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2013 2017
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Agassiz’s desert tortoise (Gopherus agassizii) is a long-lived species native to the Mojave Desert and is listed as threatened under the US Endangered Species Act. To aid conservation efforts for preserving the genetic diversity of this species, we generated a whole genome reference sequence with an annotation based on deep transcriptome sequences of adult skeletal muscle, lung, brain, and blood. The draft genome assembly for G. agassizii has a scaffold N50 length of 252 kbp and a total length of 2.4 Gbp. Genome annotation reveals 20,172 protein-coding genes in the G. agassizii assembly, and that gene structure is more similar ...

Contributors
Tollis, Marc, DeNardo, Dale F, Cornelius, John A, et al.
Created Date
2017-05-31
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Shade plays an important role in designing pedestrian-friendly outdoor spaces in hot desert cities. This study investigates the impact of photovoltaic canopy shade and tree shade on thermal comfort through meteorological observations and field surveys at a pedestrian mall on Arizona State University's Tempe campus. During the course of 1 year, on selected clear calm days representative of each season, we conducted hourly meteorological transects from 7:00 a.m. to 6:00 p.m. and surveyed 1284 people about their thermal perception, comfort, and preferences. Shade lowered thermal sensation votes by approximately 1 point on a semantic differential 9-point scale, increasing thermal comfort ...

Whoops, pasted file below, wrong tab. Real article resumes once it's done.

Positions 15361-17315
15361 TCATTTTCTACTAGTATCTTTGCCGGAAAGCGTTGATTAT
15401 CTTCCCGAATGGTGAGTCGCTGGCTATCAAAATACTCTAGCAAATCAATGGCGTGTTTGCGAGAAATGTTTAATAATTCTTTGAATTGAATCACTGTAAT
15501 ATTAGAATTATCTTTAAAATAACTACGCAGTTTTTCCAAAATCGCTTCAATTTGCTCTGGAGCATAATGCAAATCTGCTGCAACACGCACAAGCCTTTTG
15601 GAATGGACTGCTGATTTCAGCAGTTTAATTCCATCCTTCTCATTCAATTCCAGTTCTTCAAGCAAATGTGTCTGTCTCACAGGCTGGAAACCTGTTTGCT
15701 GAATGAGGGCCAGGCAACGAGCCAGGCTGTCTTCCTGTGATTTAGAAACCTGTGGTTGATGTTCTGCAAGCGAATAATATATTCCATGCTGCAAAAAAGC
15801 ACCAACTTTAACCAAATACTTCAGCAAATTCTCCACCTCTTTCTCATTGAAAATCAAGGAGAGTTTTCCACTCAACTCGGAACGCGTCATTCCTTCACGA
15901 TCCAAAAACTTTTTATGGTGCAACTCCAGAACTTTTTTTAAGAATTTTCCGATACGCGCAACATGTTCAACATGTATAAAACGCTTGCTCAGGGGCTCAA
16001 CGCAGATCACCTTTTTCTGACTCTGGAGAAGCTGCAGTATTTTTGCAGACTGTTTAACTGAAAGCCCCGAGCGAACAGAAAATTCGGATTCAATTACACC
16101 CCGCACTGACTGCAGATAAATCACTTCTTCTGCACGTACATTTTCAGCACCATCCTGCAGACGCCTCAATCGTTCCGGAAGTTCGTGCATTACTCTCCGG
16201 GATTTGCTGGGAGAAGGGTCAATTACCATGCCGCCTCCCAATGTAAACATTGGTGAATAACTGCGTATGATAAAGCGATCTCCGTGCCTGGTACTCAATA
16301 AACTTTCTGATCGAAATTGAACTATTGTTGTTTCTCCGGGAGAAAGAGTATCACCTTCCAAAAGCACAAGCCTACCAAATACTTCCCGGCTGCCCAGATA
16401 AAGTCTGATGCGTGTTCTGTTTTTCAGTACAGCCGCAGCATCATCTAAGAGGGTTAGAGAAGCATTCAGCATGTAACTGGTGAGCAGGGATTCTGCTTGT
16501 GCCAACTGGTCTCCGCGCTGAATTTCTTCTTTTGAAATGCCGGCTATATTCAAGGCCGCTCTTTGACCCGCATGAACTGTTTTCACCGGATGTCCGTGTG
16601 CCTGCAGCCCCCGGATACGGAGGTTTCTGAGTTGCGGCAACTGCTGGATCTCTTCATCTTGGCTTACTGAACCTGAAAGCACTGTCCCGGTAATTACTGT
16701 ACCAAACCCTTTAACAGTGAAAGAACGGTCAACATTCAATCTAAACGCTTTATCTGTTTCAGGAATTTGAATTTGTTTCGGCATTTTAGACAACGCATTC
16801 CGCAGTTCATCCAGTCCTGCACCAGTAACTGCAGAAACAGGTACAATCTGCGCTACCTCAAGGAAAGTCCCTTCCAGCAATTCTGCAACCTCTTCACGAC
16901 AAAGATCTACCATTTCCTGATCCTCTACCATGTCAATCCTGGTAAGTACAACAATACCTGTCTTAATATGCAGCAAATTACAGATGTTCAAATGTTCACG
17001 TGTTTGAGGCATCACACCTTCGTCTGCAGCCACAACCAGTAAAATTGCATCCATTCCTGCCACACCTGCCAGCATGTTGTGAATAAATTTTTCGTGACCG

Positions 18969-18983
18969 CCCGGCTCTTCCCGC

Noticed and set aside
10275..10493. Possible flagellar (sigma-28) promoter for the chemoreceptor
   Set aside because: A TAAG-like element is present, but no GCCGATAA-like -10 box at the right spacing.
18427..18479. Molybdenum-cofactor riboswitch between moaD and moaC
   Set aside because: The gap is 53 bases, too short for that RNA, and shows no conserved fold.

Contributors
Middel, Ariane, Selover, Nancy, Hagen, Bjorn, et al.
Created Date
2015-04-13
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We study the interplay between correlations, dynamics, and networks for repeated attacks on a socio-economic network. As a model system we consider an insurance scheme against disasters that randomly hit nodes, where a node in need receives support from its network neighbors. The model is motivated by gift giving among the Maasai called Osotua. Survival of nodes under different disaster scenarios (uncorrelated, spatially, temporally and spatio-temporally correlated) and for different network architectures are studied with agent-based numerical simulations. We find that the survival rate of a node depends dramatically on the type of correlation of the disasters: Spatially and spatio-temporally ...

Contributors
Hao, Yan, Armbruster, Dieter, Huett, Marc-Thorsten, et al.
Created Date
2015-05-01